Solid Pine Bar
Well, my brother in-law and I decided to cut down a couple of trees this weekend on my property, and one is a nice-sized white pine (about 20" diameter). We cut it up into 8' pieces and I'm thinking if I can find a guy up here with a sawmill I can have it ripped into 4' slabs and piece them together to make a sweet solid pine bar! :ban:
I wanted to pick you guys' brains to see what kind of prep work I need to do on the logs before (or after) sawing.
Do I need to let them sit on blocks under a tarp to dry for a while or can I have them sawn wet and then dried?
What is the best way to dry that will leave the bark intact? I want a rustic pine bar with the knots, bark, and all.
I cut this tree down in the spring, meaning it has sap. Is this a good or bad thing?
Thanks for the input and I'll keep U posted as it happens!
You want to get the logs sawn asap. Then you stack them up with slats separating the sawn slabs, and let them air dry for roughly one year per inch of thickness. You can saw with the bark on, but it may fall off during drying. Alternative to air drying is to find a sawmill near you that will kiln dry it for you. You probably can find someone in your district with a portable bandsaw mill who will come to you and saw them up. If they came out of your yard, the sawyer will want to bring his metal detector with him...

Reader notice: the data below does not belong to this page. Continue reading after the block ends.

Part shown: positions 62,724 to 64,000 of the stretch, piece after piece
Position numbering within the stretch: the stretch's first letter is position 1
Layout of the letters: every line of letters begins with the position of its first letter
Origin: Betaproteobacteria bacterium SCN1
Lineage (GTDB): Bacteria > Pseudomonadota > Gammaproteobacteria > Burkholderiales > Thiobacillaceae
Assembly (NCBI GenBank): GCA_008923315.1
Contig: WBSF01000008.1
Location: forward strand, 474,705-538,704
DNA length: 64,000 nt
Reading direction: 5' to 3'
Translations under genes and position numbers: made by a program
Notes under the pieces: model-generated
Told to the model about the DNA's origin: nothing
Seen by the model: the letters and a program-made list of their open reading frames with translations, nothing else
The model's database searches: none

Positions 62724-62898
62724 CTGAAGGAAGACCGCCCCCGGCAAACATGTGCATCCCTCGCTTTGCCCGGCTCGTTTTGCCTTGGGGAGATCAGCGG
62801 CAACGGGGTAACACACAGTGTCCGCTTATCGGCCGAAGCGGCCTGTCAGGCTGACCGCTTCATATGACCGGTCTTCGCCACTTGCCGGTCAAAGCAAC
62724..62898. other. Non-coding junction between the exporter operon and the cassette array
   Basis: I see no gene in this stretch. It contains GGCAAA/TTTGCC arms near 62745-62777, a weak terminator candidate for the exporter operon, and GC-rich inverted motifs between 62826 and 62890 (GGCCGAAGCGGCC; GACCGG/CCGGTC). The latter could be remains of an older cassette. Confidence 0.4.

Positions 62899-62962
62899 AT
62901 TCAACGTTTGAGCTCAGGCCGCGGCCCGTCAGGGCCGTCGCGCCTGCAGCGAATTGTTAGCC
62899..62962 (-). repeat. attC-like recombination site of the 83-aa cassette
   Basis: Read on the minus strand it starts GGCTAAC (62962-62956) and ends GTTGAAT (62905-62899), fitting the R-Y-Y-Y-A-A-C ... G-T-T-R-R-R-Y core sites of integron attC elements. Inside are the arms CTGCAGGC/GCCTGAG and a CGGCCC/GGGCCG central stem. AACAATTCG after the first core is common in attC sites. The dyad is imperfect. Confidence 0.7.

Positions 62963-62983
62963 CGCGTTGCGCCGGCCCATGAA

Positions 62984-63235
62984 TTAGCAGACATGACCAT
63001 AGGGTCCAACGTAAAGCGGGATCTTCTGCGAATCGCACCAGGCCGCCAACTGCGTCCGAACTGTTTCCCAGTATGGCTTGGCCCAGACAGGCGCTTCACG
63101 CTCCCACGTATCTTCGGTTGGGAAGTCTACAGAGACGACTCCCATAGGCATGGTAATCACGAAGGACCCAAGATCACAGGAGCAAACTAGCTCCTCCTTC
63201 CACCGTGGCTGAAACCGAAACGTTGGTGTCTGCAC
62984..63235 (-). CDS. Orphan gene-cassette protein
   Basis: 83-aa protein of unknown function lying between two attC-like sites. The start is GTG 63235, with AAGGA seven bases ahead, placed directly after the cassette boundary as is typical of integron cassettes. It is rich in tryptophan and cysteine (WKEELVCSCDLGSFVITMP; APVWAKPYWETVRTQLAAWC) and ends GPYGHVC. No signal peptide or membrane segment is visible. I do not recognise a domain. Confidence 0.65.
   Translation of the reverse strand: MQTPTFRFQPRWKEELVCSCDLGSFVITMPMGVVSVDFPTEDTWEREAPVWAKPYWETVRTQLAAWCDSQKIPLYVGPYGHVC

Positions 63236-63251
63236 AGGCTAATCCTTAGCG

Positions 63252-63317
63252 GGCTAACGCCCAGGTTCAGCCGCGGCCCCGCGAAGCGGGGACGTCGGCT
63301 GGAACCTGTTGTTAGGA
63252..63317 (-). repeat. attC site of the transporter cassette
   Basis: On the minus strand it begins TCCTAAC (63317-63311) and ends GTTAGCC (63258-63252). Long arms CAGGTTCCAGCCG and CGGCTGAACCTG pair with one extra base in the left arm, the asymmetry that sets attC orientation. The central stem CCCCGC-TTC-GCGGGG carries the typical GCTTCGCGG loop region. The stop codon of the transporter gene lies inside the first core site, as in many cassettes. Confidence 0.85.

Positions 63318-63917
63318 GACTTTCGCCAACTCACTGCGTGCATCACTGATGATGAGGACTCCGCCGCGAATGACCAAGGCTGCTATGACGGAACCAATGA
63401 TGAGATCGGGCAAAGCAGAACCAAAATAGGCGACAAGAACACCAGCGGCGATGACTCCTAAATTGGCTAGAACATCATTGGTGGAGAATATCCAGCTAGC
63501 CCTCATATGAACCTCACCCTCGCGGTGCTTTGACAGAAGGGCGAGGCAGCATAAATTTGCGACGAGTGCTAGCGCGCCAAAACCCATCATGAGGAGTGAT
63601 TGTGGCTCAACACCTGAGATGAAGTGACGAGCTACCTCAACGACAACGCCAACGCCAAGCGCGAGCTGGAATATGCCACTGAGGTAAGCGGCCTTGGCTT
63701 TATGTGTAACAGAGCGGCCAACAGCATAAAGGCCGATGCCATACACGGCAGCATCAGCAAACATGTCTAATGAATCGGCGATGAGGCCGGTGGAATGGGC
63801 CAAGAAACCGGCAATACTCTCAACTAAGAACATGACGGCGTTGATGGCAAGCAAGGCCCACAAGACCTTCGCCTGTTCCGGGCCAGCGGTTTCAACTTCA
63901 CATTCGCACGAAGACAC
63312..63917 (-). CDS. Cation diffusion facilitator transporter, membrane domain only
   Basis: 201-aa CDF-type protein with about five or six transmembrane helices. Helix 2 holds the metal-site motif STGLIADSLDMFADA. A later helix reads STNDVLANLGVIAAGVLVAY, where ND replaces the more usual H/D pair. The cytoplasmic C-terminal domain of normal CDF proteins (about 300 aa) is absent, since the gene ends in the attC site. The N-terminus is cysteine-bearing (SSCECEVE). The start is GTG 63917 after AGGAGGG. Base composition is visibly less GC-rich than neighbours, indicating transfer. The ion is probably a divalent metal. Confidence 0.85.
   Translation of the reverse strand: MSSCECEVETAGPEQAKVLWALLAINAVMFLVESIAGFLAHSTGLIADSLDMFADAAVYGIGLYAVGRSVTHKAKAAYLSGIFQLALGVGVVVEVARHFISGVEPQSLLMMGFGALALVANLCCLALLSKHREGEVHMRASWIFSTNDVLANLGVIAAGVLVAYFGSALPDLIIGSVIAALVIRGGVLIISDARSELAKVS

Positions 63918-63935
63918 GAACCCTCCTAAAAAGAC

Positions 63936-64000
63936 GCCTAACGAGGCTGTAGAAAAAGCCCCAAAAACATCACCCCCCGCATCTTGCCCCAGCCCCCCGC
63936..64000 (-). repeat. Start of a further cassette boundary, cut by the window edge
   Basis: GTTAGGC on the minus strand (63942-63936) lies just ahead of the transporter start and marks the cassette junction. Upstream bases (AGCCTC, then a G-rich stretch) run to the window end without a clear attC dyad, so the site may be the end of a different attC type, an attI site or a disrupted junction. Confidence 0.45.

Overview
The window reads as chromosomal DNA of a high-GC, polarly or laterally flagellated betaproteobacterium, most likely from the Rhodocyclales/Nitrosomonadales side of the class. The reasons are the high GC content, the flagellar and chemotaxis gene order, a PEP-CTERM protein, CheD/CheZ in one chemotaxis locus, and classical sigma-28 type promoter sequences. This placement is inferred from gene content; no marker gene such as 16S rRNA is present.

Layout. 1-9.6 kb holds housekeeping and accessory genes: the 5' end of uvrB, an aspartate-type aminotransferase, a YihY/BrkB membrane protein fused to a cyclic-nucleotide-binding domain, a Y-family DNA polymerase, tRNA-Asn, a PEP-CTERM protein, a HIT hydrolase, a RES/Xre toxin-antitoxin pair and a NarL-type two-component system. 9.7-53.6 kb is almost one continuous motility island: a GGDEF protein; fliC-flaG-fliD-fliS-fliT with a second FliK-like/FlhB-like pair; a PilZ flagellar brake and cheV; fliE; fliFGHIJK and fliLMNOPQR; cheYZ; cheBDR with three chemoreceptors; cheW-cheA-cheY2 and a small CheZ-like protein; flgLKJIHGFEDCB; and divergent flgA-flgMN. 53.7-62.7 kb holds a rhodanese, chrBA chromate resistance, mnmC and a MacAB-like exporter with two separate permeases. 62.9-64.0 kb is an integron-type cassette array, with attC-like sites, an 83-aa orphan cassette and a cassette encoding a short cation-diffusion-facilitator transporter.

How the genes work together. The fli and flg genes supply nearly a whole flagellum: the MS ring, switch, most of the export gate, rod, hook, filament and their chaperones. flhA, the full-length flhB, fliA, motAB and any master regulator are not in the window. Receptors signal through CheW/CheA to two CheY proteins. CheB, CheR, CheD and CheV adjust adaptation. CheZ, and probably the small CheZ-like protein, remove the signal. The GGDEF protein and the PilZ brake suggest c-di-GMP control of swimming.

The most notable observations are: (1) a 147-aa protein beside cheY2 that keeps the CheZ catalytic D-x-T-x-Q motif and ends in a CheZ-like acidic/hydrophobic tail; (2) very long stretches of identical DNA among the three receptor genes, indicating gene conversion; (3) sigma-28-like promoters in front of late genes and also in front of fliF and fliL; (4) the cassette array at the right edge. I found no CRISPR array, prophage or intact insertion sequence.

A good source for more insight than I can give you is Taunton Press's Fine Woodworking forum at www.taunton.com - there are probably lots of threads you can search for answers or join and ask the question of them.
Nice work! I will make some contacts as soon as the 13 inches of snow melts off my yard (DOH!). Winter is back. I might have to see if the sawyer likes beer. :drunk: Have I got a deal for him...
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